12 June 2003 21:06 [Source: ICIS news]
HOUSTON (CNI)--A "long-awaited consolidation" of North American biotechnology companies appears to be "at hand" with too many companies chasing too few dollars for research and development (R&D), Ernst & Young said Thursday.
Rebounding from the most difficult depression in its history, North American biotechnology faces many challenges, said Ernst & Young in a new report on the industry entitled "Resilience: Americas Biotechnology Report 2003."
After noting the impact of changes sweeping the industry, the Ernst & Young analysts said: "The need to balance risk will lead to an increasing number of partnerships among biotech companies themselves. Balancing risk in the current depressed market environment also will lead to an increased number of mergers and acquisitions."
Despite the challenges, however, Ernst & Young found the pace of progress still accelerating. Product sales rose 13.5% last year to an industry total of $24.3bn (Euro20.8bn) with $21.9bn of that at public biotechnology companies.
But the net loss for the industry rose 71.2% to $11.6bn as R&D expenses jumped 31% to $20.5bn.
Meanwhile, the number of companies and employees remained static at 1466 and 194 600, according to Ernst & Young's review.
"Companies left standing after this first downturn of the 21st century may be those that were most proficient in spotting opportunities for change amid the turmoil, not those that were content to hang on until the next market recovery," said Ernst & Young.
The analysts advise the industry to focus their spending plans by concentrating on "core competencies and partnering programs outside the scope of each company's key strengths."
And they warn that companies must invest in clinical and regulatory expertise in the face of a reorganised US Food and Drug Administration (FDA).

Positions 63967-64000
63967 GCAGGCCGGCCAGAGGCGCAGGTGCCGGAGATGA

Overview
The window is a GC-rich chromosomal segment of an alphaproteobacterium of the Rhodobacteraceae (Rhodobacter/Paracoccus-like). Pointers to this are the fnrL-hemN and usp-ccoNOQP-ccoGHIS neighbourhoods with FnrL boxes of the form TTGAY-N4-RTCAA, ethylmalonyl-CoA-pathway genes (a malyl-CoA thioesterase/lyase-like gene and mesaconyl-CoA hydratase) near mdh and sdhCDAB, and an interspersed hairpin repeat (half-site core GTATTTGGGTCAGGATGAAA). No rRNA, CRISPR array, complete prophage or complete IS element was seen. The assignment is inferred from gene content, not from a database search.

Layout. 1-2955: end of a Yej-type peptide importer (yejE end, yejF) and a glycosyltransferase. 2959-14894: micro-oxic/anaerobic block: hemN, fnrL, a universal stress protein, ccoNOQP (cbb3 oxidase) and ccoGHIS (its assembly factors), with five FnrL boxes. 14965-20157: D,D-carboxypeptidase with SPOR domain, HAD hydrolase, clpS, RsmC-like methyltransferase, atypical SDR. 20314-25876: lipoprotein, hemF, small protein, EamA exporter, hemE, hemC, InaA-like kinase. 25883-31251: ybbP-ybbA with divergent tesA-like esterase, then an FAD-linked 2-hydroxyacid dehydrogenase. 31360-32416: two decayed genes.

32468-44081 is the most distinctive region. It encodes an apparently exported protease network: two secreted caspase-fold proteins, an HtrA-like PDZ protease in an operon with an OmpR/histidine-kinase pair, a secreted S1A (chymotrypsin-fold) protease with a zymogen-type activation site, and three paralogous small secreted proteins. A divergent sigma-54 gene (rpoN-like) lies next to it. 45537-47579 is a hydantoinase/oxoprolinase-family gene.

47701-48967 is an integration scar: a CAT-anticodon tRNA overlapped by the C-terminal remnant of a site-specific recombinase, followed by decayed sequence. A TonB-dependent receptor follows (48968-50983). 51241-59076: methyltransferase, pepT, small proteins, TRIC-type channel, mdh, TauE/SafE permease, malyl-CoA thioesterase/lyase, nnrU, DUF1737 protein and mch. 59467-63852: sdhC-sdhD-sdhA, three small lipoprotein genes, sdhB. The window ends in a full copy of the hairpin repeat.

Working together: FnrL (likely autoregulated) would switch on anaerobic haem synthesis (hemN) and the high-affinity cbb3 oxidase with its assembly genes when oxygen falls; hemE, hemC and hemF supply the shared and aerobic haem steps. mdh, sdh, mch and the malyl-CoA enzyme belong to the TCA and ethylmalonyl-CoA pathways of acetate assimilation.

The analysts said that many companies may retreat from the standard goal of becoming a fully integrated pharmaceutical company, warning, however, that this model remains achievable.
Ernst & Young noted that big pharma is being forced to reinvent itself by "juicing its cumbersome R&D engine with a heavy dose of the biotech sector's entrepreneurial spirit." As a result, the analysts believe biotech companies boast a "huge advantage" as big pharmaceutical companies separate their R&D operations into smaller groups that compete with each other.
The analysts listed Gilead Sciences, MedImmune, IDEC Pharmaceuticals, Cephalon, Immunex and Centocor as companies demonstrating "there is room at the top for biotech companies to make it on their own."
They suggest the industry's laggards adopt strategies aimed at generating profitability by cutting operating costs and focusing on products with the best chances of success.
US biotechnology companies must deliver safe and effective products for approval by the FDA and provide cost effective drugs to their customers, according to Ernst & Young.
The analysts said: "In 2003, biotech companies face tough choices about their futures."
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